Anticoagulant therapy significantly increases the risk of ICH in patients with primary brain cancer but not in those with brain metastases.
The risk of ICH is significantly lower with direct oral anticoagulants compared to low-molecular weight heparins.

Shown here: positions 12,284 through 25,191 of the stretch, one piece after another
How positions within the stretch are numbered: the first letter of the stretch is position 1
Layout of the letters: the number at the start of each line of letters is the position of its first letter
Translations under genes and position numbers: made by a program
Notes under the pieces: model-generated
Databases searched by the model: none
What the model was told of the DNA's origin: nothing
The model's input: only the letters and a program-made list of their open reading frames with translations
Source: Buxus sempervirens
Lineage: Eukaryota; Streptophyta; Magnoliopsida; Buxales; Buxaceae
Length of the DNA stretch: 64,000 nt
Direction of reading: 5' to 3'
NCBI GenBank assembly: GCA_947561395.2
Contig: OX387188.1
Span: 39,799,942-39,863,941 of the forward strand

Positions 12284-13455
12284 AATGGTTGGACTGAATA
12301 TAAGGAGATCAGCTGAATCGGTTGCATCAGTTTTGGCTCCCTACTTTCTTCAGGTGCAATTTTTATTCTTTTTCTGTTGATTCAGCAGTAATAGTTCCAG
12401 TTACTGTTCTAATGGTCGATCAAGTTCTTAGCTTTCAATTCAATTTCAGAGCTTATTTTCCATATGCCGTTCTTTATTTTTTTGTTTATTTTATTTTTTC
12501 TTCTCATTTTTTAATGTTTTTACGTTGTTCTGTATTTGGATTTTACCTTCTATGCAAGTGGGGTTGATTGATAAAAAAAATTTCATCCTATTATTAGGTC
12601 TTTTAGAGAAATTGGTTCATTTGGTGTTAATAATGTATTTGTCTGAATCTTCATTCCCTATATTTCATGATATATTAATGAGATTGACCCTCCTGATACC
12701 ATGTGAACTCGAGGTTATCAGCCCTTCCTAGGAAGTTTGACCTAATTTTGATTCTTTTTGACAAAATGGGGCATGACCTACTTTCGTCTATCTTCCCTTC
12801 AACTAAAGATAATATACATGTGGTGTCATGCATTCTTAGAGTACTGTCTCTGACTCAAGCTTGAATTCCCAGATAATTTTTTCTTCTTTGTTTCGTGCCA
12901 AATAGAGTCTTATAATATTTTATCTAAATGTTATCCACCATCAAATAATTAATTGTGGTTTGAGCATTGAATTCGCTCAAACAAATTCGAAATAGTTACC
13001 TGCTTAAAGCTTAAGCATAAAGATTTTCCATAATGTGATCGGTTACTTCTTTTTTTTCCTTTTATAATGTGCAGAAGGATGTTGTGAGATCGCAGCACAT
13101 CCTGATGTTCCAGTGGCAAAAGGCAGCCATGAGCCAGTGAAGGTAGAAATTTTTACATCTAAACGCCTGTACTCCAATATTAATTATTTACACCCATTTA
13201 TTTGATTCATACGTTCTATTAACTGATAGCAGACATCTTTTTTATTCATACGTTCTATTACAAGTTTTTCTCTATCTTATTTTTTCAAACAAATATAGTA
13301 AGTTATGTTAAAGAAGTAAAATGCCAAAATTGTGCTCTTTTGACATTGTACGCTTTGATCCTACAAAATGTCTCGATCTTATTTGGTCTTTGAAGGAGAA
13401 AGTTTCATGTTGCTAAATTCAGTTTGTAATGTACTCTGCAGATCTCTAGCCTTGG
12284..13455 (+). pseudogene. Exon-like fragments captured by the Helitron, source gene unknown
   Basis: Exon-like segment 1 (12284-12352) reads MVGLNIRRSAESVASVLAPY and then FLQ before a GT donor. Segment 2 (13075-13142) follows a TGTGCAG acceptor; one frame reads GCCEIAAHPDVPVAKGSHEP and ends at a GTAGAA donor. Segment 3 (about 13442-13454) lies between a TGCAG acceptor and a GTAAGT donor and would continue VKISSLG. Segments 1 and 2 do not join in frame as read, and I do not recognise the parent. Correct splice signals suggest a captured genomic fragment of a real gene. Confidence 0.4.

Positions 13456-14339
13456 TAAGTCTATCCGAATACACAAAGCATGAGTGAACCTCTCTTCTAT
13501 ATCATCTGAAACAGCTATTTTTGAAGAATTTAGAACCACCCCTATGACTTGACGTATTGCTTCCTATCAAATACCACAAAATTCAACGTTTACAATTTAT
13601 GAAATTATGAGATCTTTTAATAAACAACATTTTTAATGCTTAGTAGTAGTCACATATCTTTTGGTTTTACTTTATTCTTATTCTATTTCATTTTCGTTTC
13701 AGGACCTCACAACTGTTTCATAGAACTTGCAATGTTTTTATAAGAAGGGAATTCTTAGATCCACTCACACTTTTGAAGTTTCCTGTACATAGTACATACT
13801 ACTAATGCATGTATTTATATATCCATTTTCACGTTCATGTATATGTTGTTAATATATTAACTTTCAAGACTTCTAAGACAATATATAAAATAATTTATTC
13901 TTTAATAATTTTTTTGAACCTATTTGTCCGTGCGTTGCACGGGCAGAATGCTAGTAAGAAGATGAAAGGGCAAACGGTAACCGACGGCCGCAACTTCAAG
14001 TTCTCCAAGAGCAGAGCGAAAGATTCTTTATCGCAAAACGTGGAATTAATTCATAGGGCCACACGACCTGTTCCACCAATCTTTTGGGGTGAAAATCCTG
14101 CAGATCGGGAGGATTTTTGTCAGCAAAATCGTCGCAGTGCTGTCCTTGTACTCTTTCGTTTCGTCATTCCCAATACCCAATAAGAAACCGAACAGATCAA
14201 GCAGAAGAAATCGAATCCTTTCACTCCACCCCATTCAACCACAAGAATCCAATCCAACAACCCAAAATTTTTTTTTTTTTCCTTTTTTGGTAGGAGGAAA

Anticoagulant treatment in patients with primary and metastatic brain cancer is a concern due to risk of intracranial hemorrhage (ICH). We performed a systematic review and meta-analysis to evaluate the risk of ICH in patients with primary or metastatic brain cancer treated or not with anticoagulants. Articles on ICH in patients with primary or metastatic brain cancer treated or not with anticoagulants published up to September 2021 were identified by searching PUBMED, EMBASE and CENTRAL.The primary outcome of this analysis was ICH. Thirty studies were included. Rate of ICH was 13.0% in 1,009 patients with metastatic and 6.4% in 2,353 patients with primary brain cancer [Relative risk (RR) 3.26, 95% CI 2.69-3.94; I2 92.8%). In patients with primary brain cancer, ICH occurred in 12.5% and 4.4% of patients treated or not treated with anticoagulants, respectively [11 studies, 659 treated and 1,346 not treated patients, RR 2.63, 95% CI 1.48-4.67, I2 49.6%]. In patients with metastatic brain cancer, ICH occurred in 14.7% and 15.4%, respectively (5 studies, 265 treated and 301 not treated patients, RR 0.92, 95% CI 0.43-1.93, I2 0%). ICH occurred in 8.3% of 172 treated with direct oral anticoagulant (DOAC) and in 11.7% of 278 treated with low-molecular weight heparin (LMWH) (5 studies, RR 0.44, 95% CI 0.25-0.79, I2 0%). Patients with metastatic brain cancer have a particularly high risk of ICH. Patients with primary brain cancer have an increased risk of ICH during anticoagulation. DOACs are associated with a lower risk of ICH than LMWH.